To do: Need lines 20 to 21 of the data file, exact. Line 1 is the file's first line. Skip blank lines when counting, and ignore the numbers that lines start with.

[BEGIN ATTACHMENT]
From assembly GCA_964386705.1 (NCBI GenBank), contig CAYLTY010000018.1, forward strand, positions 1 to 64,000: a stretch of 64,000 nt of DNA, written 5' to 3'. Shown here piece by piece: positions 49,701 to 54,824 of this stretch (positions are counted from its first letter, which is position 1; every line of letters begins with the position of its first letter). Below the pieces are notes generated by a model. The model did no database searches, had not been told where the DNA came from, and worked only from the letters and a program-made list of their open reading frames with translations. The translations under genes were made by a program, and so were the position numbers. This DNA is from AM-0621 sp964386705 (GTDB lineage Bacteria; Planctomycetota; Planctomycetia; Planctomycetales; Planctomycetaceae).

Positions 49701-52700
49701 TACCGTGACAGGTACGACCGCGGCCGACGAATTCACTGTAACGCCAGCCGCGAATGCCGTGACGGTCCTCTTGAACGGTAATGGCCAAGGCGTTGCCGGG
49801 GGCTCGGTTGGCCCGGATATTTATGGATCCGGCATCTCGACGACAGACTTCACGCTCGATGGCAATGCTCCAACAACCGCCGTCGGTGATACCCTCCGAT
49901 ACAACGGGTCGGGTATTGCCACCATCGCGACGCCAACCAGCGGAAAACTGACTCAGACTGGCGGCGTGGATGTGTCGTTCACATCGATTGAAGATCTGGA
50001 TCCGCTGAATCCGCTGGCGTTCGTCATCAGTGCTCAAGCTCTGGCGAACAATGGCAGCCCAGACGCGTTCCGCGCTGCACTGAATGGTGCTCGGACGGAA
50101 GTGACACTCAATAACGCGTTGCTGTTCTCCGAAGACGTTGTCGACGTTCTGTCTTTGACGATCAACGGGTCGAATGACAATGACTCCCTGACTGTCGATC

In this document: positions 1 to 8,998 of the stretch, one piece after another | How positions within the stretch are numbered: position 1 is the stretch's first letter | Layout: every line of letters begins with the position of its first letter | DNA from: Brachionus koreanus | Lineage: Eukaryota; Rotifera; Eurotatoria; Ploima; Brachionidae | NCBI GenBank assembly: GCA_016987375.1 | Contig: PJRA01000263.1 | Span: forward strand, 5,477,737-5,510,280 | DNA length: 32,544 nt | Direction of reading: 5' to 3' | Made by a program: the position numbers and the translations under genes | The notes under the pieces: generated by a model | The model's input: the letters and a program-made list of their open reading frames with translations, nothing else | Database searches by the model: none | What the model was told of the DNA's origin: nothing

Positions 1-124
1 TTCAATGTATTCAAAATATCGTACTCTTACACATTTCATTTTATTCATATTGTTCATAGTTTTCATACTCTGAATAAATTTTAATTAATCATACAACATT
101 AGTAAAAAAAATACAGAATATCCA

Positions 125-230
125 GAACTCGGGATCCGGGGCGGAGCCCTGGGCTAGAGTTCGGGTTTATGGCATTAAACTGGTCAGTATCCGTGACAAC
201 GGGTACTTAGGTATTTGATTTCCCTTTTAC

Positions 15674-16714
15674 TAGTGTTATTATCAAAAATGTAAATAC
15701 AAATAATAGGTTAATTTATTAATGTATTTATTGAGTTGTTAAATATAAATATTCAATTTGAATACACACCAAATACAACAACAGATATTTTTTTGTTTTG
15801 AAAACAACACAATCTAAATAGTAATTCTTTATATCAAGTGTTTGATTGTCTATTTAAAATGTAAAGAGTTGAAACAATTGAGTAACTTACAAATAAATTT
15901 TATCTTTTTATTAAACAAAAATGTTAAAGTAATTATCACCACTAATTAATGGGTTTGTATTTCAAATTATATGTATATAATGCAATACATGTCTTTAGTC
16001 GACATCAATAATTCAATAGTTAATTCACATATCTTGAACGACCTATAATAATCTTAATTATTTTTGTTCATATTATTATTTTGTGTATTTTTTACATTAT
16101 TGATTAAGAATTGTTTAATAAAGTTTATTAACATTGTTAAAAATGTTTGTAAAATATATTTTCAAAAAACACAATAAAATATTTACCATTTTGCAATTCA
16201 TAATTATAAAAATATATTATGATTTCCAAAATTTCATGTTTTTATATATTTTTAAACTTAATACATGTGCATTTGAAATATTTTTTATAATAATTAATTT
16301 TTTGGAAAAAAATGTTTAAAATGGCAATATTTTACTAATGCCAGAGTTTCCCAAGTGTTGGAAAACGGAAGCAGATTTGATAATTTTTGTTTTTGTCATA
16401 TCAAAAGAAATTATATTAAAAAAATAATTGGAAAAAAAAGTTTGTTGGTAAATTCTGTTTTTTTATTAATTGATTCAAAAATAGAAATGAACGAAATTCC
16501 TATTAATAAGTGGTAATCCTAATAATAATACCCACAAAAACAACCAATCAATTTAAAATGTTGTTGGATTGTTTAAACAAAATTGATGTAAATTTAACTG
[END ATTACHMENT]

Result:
16001 GACATCAATAATTCAATAGTTAATTCACATATCTTGAACGACCTATAATAATCTTAATTATTTTTGTTCATATTATTATTTTGTGTATTTTTTACATTAT
16101 TGATTAAGAATTGTTTAATAAAGTTTATTAACATTGTTAAAAATGTTTGTAAAATATATTTTCAAAAAACACAATAAAATATTTACCATTTTGCAATTCA